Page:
GT & Language

Initially, Gestalt theory was essentially formulated at the level of sensory perception, particularly at the level of visualization. It soon became clear, however, that Gestalt principles were not only relevant to perception but also to other cognitive procedures such as language processing and the determination of meaning (cf. for example, the pioneering work of Ehrenfels).

In recent years, a clear convergence between Gestalt theory (especially that of the Berlin School) and Linguistics has developed within the fields of Cognitive Semantics and Meaning Theory (cf. the contributions of George Lakoff, Leonard Talmy, Ronald Langacker, u.a., in References). In his seminal paper for example, Lakoff (1977) not only mentioned the relationship between Gestalt theory and semantics but also explained Gestalt principles (and the Gestalt concept) in terms of Linguistics.

The development of Cognitive Semantics (within Linguistics, and indirectly the "cognitive revolution" in Neuroscience and Psychology in general [cf. Neisser, u.a.]) has renewed interest in Gestalt principles and perspectives in Linguistics and re-established Gestalt theory as a productive research methodology.

Mainstream Linguistics and Semantics has long been dominated by narrowly defined atomistic, reductionist, and radical behaviourist conceptions of meaning articulation and comprehension. These perspectives can indeed describe certain formal dimensions of semantic phenomena elegantly, but they fail to describe the human processes of meaning formulation essential to semantic articulation.

During the 1970's, there were several approaches similar to Cognitive Semantics (e.g. the Prototype Theory of E.H. Rosch) which used methodology (more or less explicitly related to Gestalt theory) to more adequately analyze human semantic processing. These studies unequivocally demonstrated the parallels between Gestalt theory and the emerging disciplines of Cognitive Semantics and Cognitive Linguistics. Controversy still surrounds only the character and depth of these relationships and parallels, not the principles themselves.

Sometimes the contention of critics concerning the relations of Gestalt theory and cognitive semantics is that Gestalt theory is merely implicit or simply marginal to Cognitive Semanticists (the critique is, for example, that the Cognitive Semanticists are often familiar only with Koffka's "Principles of Gestalt Theory").

However, the latest research in Cognitive Semantics (cf. Lakoff, Johnson, Talmy, Langacker, Taylor, Croft, Cruse, u.a.) has conclusively demonstrated the convergence of Gestalt, Linguistic and Semantic processes in the articulation of meaning and comprehension. Of course there are several terminological disparities distinguishing Gestalt theory from Cognitive Semantics. However, these differences are not necessarily categorical. Shared notions include such concepts as "gestalt", "figure", "ground", "figure-ground", "structure", which often have the same meaning in both Gestalt and Semantic theory.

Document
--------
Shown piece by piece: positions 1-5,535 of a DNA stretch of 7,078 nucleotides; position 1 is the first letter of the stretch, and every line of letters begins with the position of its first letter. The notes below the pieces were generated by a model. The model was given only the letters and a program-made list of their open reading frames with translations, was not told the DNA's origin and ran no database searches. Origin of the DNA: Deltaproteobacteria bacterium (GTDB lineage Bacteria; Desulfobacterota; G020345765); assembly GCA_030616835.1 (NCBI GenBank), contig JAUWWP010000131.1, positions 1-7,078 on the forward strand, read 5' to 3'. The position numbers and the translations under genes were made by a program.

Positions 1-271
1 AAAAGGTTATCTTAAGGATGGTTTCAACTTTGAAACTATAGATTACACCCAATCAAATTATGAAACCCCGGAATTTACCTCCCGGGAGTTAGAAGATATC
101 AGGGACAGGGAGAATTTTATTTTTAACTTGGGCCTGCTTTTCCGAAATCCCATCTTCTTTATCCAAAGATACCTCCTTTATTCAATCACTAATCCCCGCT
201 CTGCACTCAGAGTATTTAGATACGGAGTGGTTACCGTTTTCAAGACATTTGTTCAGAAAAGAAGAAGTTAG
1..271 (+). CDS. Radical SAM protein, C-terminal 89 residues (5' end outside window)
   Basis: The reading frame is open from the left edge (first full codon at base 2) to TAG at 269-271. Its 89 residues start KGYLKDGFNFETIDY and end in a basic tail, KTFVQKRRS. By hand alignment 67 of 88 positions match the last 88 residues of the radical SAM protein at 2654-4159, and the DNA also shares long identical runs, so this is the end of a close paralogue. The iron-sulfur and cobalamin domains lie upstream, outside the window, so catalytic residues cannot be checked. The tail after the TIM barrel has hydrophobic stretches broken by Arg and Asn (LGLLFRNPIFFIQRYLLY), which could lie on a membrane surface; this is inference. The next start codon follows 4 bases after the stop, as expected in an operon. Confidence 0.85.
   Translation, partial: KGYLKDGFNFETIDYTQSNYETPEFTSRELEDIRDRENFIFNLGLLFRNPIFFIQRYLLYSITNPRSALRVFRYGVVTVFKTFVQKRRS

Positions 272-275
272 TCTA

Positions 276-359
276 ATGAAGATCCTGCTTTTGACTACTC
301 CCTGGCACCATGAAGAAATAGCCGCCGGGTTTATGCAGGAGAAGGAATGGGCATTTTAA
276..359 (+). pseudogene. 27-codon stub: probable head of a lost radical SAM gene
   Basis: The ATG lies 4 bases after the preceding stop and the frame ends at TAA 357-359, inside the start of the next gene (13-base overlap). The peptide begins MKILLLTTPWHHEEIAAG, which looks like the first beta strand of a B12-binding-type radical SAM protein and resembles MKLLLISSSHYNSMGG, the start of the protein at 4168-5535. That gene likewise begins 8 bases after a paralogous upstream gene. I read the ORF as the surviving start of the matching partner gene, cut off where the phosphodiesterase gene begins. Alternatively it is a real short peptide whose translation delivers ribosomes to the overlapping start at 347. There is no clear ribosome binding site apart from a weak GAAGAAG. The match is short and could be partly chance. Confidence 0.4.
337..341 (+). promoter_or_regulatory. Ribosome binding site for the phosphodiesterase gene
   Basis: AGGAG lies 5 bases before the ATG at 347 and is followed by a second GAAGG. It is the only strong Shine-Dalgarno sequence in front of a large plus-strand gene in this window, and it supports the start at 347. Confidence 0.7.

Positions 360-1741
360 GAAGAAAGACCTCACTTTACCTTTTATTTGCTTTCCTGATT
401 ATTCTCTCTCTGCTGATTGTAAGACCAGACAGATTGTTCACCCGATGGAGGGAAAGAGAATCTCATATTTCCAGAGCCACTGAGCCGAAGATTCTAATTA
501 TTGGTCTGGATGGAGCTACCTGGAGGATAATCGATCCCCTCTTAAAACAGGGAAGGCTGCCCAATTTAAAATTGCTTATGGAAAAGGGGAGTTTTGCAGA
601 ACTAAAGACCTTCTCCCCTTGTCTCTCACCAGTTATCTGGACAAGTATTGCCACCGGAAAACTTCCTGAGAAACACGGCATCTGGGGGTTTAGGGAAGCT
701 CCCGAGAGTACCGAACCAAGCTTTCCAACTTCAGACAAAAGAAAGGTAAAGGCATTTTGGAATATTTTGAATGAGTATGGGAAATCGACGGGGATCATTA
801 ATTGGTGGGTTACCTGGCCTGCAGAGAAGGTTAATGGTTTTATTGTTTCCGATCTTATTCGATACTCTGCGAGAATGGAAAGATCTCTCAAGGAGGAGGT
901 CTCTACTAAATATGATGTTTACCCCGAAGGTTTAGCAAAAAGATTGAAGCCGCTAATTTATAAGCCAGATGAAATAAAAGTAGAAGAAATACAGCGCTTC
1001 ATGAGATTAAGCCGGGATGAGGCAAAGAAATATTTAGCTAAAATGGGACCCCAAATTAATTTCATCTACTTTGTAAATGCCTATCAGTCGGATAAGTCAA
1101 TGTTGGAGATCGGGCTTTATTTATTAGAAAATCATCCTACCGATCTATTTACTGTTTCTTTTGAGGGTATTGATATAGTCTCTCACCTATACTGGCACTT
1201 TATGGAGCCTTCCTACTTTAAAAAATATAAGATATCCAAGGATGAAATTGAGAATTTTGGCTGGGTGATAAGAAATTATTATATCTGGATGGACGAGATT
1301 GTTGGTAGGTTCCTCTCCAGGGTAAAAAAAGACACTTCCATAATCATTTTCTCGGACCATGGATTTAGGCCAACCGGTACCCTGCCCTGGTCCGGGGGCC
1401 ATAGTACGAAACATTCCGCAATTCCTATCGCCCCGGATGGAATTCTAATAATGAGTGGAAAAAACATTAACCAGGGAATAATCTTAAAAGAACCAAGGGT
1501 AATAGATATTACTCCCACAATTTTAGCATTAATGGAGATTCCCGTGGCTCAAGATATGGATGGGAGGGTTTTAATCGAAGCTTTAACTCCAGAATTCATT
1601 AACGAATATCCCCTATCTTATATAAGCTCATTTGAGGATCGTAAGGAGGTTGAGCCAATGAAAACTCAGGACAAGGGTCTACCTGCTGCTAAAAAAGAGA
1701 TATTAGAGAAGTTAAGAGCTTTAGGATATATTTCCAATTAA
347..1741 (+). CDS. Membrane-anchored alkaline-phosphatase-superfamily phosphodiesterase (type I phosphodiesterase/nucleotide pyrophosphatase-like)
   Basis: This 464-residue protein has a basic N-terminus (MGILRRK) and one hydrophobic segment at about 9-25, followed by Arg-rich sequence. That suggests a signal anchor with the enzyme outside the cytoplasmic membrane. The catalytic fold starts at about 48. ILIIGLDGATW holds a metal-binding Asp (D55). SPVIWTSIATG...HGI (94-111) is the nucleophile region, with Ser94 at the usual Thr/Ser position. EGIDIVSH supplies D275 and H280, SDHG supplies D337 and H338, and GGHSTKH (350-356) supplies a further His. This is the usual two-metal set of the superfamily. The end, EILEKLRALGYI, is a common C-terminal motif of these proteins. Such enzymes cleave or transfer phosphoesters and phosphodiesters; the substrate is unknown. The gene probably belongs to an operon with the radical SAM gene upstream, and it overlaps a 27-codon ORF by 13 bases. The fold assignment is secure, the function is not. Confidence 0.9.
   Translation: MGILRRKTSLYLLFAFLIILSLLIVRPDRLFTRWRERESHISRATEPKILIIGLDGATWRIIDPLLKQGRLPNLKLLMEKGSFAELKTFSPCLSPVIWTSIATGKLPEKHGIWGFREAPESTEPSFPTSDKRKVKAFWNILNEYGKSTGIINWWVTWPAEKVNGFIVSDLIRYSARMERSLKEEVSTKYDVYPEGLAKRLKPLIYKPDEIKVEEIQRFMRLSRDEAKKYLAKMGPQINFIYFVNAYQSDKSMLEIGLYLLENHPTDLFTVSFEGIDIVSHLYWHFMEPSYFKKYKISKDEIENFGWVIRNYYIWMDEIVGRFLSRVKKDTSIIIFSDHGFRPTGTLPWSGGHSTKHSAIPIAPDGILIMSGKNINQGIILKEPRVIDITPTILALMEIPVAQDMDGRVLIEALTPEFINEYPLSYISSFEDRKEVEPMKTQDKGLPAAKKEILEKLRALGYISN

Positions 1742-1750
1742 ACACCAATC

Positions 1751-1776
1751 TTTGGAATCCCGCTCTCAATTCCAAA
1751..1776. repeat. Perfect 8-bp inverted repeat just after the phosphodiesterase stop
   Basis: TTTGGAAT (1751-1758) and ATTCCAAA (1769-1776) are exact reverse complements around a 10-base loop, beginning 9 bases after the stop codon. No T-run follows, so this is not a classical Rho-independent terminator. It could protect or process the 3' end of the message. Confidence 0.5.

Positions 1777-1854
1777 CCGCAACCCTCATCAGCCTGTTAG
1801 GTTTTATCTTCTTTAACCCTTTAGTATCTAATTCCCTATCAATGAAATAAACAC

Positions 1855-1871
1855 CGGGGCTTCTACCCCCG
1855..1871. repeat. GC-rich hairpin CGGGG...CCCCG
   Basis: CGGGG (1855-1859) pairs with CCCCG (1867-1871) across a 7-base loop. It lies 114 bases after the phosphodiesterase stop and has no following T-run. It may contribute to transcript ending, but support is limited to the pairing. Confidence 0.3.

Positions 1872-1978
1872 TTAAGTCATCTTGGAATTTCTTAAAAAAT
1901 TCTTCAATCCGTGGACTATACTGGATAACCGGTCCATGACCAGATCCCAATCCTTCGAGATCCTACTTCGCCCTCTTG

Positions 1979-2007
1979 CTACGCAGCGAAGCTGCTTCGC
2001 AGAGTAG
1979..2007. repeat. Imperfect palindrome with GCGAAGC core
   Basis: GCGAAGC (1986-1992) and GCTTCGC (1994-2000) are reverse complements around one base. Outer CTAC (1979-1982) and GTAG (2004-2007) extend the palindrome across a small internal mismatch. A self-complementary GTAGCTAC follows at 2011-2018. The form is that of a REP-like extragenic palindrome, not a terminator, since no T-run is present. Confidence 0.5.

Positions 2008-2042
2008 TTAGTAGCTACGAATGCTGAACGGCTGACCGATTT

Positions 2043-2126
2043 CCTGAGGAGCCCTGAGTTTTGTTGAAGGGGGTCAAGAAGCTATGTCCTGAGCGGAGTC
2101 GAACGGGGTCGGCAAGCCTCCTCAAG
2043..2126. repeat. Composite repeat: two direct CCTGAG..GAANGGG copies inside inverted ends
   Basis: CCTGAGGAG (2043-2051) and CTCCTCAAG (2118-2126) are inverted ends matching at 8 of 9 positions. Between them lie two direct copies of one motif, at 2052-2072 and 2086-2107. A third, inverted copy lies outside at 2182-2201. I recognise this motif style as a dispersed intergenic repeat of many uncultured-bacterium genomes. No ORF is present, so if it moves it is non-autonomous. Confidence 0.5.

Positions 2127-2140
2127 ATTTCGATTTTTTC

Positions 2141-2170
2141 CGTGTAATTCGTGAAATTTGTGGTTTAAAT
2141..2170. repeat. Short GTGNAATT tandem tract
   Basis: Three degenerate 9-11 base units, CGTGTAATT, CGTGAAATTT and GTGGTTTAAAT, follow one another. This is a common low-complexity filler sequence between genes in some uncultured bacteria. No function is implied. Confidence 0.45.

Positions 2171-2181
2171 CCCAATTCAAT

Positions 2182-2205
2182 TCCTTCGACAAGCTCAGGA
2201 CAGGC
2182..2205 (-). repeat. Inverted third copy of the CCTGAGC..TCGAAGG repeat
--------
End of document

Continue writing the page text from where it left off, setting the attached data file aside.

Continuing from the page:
These parallels between Cognitive Semantics and Gestalt theory, for example, are demonstrated in several aspects of pre-linguistic processing, also as defined from a Husserl-Gurwitsch-phenomenological perspective.

As a result of this merging of Gestalt and Cognitive Semantic approaches, it has been established that the processes of meaning and comprehension start with perception. The methodological significance of this finding is that several principles of semantic organization are already functional at the level of perception, for example in figure-ground structuring. In this respect, one could argue about certain aspects of world-articulation, but it can not be denied that this type of general articulation is functional even at the level of language (cf. especially studies by L. Talmy).

Indeed, the Gestalt principle of "prägnanz-tendency" can be seen at the level of linguistic articulation. These principles can be easily recognized in narrative analysis and in text reproduction (cf. studies by Poppelreuter, Reinhart, Stadler, in References).

Part-whole relationships present a special problem within Semantics. Many trivial aspects of part-whole interactions can not be adequately explained by traditional, elemental-atomistic semantic formulations.

Consider this example: When John is the Conductor of the Frankfurt Symphony Orchestra and is thus (definitely) a part of the Orchestra, and when John's nose is (definitely) a part of John, why then is John's nose (definitely) NOT a part of the Orchestra??? The intuitively plausible, and gestalt based answer is: John's nose is not a part-of-the-whole constituted by the Orchestra, i.e., John's nose is (definitely) not a part of the "whole" which is designated as the "Orchestra"!

Of course John's nose is a part of John and thereby has a certain structural function for John-as-a-whole, but for the Orchestra-as-a-whole, as a "gestalt", John's nose has (definitely) no structural function (cf. Wiegand, Moltmann, in References).

There are indeed many principles which originally emerge from sensory processing, which nevertheless function also within the processes of meaning formation and semantic articulation. Some of these principles (e.g. the figure-ground) have been recognized in recent years, others are still the subject of intense research.

Internet venues and forums for Gestalt theory and for Linguistics offer us not only the chance to gather cutting-edge information, but also to actively engage in discussion, data sharing, indeed in creative contact.

We welcome your interest and look forward to productive co-operation!

Prof. Dr. Silvia Bonacchi (

Prof. Dr. Jurgis Skilters

Organizers of the "Gestalt Theory and Language" pages
Spokespersons (Gestalttheorie and Language) of the GTA